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Macroeconomics Chapter 3 Notes

by: Amy Chapman

Macroeconomics Chapter 3 Notes ECO 210

Marketplace > Greenville Technical College > Macro Economics > ECO 210 > Macroeconomics Chapter 3 Notes
Amy Chapman

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About this Document

These cover Supply and Demand
Prof. Lance Vischer
Class Notes




Popular in Macroeconomics

Popular in Macro Economics

This 4 page Class Notes was uploaded by Amy Chapman on Wednesday September 14, 2016. The Class Notes belongs to ECO 210 at Greenville Technical College taught by Prof. Lance Vischer in Fall 2016. Since its upload, it has received 18 views. For similar materials see Macroeconomics in Macro Economics at Greenville Technical College.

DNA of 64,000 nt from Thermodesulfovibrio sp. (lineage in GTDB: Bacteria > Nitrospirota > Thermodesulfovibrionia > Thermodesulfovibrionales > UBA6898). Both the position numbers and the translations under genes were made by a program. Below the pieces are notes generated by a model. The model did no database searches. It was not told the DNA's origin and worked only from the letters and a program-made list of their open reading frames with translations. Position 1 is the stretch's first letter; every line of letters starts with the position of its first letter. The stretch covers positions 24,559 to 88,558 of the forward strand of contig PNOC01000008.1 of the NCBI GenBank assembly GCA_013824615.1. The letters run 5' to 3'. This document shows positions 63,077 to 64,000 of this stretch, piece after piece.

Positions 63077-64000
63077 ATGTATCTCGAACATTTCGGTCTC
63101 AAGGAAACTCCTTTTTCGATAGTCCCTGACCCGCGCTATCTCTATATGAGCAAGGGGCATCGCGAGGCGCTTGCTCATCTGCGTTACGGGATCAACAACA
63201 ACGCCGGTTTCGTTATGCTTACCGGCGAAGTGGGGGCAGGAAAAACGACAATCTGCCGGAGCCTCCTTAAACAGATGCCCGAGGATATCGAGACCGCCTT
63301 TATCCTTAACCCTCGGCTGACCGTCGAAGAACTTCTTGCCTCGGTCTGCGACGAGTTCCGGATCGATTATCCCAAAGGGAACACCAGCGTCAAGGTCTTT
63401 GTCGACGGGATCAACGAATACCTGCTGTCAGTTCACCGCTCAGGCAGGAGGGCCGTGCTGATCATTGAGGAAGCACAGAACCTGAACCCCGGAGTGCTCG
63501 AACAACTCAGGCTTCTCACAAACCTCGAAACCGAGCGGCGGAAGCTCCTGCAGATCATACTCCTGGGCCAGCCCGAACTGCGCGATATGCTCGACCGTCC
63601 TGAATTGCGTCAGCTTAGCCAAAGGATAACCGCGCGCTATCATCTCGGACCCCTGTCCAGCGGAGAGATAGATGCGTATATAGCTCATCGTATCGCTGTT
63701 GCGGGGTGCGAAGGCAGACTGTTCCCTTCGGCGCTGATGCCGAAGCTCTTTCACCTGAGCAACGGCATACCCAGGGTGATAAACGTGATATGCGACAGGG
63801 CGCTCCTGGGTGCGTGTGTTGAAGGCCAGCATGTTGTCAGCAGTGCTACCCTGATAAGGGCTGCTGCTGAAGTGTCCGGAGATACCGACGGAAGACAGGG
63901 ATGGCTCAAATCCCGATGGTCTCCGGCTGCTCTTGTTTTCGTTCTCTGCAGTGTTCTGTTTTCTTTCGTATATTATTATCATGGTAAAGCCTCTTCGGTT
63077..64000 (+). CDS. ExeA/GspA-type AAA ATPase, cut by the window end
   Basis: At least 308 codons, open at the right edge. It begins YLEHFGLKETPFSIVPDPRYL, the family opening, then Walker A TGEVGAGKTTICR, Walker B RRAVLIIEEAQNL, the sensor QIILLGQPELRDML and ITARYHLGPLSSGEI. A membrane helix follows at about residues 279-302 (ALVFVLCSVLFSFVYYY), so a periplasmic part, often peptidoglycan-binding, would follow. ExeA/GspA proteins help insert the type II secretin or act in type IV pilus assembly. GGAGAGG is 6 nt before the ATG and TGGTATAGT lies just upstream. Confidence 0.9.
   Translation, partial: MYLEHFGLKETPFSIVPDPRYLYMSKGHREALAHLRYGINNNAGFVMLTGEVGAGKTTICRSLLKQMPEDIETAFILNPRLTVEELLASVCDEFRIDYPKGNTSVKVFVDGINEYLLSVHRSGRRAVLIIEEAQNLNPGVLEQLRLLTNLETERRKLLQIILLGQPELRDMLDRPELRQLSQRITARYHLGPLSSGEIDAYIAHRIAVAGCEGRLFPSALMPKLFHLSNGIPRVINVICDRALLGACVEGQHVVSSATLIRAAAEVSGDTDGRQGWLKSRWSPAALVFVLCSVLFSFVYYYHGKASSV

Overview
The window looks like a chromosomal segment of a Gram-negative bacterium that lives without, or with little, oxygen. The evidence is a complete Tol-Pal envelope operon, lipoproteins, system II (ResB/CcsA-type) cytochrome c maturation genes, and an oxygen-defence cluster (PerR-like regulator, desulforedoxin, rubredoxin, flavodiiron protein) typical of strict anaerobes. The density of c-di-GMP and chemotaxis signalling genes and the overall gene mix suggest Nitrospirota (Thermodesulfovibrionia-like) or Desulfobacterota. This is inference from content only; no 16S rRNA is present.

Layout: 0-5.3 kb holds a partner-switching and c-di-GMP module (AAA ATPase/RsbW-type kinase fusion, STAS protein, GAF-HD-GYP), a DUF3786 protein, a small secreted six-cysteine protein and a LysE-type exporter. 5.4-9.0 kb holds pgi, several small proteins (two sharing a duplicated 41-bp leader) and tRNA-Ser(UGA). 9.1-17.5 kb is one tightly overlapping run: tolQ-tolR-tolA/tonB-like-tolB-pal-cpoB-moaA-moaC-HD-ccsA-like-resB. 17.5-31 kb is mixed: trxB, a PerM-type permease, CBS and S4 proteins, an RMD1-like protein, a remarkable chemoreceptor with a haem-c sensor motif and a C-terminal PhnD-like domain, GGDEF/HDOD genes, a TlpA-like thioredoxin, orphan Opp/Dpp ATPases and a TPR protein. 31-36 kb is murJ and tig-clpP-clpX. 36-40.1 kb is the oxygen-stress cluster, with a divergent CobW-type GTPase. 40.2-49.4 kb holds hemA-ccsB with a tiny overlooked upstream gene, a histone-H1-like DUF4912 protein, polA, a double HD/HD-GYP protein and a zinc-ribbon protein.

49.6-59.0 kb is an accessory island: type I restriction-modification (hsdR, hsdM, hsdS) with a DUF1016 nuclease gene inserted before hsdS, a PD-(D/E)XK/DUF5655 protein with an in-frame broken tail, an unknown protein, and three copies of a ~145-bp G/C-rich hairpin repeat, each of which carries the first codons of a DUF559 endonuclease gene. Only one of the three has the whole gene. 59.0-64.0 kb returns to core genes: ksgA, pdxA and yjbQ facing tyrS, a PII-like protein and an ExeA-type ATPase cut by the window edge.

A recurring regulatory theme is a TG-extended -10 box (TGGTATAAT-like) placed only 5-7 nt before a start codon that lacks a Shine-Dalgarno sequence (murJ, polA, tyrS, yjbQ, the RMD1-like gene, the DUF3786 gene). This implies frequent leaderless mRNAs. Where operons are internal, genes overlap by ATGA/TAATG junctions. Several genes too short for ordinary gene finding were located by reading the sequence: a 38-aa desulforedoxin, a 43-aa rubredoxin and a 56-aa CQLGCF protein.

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Date Created: 09/14/16 or text 803­978­3798 Supply and Demand Chapter 3 DEMAND Demand schedule: A table showing the relationship between the __price__ of a product and the quantity of the product demanded. Quantity demanded: The amount of a good or service that a consumer is __willing and able __to purchase at a given price. Demand curve: A __curve__ that shows the relationship between the price of a product and the quantity of the product demanded. Market demand: The demand by __all__ the consumers of a given good or service. “demand” is market demand Sum the quantities, not the prices to find market demand. Demand Schedule and Demand Curve Pg.71 Figure 3-1 3.1 Learning Objective Law of Demand Inversely related Law of demand: The rule that, holding everything else constant, when the price of a product __falls__, the quantity demanded of the product will __increase__, and when the price of a product rises, the quantity demanded of the product will __decrease__ Substitution effect: The change in the quantity demanded of a good that results from a change in price, making the good more or less __expensive__ relative to other goods that are substitutes. Income effect: The change in the quantity demanded of a good that results from the effect of a change in the good’s price on consumers’ __purchasing power__. Ceteris paribus (“all else equal”): The requirement that when analyzing the relationship between two variables—such as price and quantity demanded—other variables must be held __constant__. A shift of a demand curve is an increase or decrease __in demand__. A movement along a demand curve is an increase or decrease in the __quantity demanded__. Quantity can change without a change in demand. If demand changes, quantity demanded must also change. When price changes quantity demanded changes. If something other than price changes, that is a change in demand A Change in Demand versus a Change in Quantity Demanded Figure 3-3 3.1 Learning Objective Pg. 77 What causes a change in Quantity Demanded? 1. Change in price 2. Change in demand Shifting the Demand Curve Figure 3-2 Pg. 72 Many variables other than price can influence __market__ demand. Variables that change Demand (Shift Demand) 1. Income Normal good: A good for which the demand __increases__ as income rises and decreases as income falls. Inferior good: A good for which the demand __increases__ as income falls and decreases as income rises. Ex. Goodwill clothing, generic brands 2. Price of related goods Substitutes: Goods and services that can be used for the __same purpose__. Ex. Lysol vs. Febreze, Tide vs Downey Complements: Goods and services that are used __together__. Ex. Toothpaste & Toothbrushes, peanut butter & jelly, milk & cereal 3. Tastes Consumers can be influenced by an __advertising__ campaign for a product. 4. Population and demographics 5. Demographics The characteristics of a __population__ with respect to age, race, and gender. 6. ** Expected Future Prices ** Under both demand and supply Consumers choose not only which products to buy but also __when__ to buy them. Always looking at what happens with demand today to determine the expectation of the future. SUPPLY Supply Schedules and Supply Curves Quantity supplied: The amount of a good or service that a firm is willing and able to __supply__ at a given price. Supply schedule: A table that shows the relationship between the __price__ of a product and the quantity of the product __supplied__. Supply curve: A __curve__ that shows the relationship between the price of a product and the quantity of the product supplied. Cost: how much it cost to make the product Price: how much it sold for Supply Schedules and Supply Curves Pg.79 Figure 3.4 3.2 Learning Objective Law of supply: The rule that, holding everything else constant, increases in __price__ cause increases in the quantity supplied, and __decreases__ in price cause decreases in the quantity supplied. A Change in Supply versus a Change in Quantity Supplied Pg. 82 Figure 3.6 3.2 Learning Objective Pg. 79 Figure 3.5 3.2 Learning Objective Variables That Change Supply (Shift Supply) The following are the most important variables that __market__ supply: 1. Prices of __inputs (items needed to provide a thing) __ When the price of an input increases, supply decreases 2. Technological change: A __positive or negative__ change in the ability of a firm to produce a given level of output with a given quantity of inputs. Positive change means an increase in supply. Negative change means a decrease in supply. 3. Prices of __substitutes__ in production Criteria: 2 good must be produces by the same company Must be similar in their production method and the materials needed to produce 4. Number __firms__ the market More firms enter the market; supply increases. 5. Expected __future__ prices Higher price in the future means lower supply today Lower price in the future means high supply today 6. Taxes and __Subsidies (government pays you money to produce something) __ Reduce taxes, supply increases. Increase Subsidy, supply increases Increase taxes, supply decreases. Decrease Subsidy, supply decreases Market Outcomes Equilibrium Surplus Shortage Market Equilibrium: Putting Demand and Supply Together Pg. 82 Figure 3.7 3.3 Learning Objective Market equilibrium: A situation in which quantity demanded __equals__ quantity supplied. Where the demand curve crosses the supply curve determines market equilibrium How Markets Eliminate Surpluses and Shortages Pg. 83 Figure 3.8 3.3 Learning Objective Surplus: A situation in which the quantity supplied is __greater__ than the quantity demanded. Shortage: A situation in which the quantity demanded is __greater__ than the quantity supplied.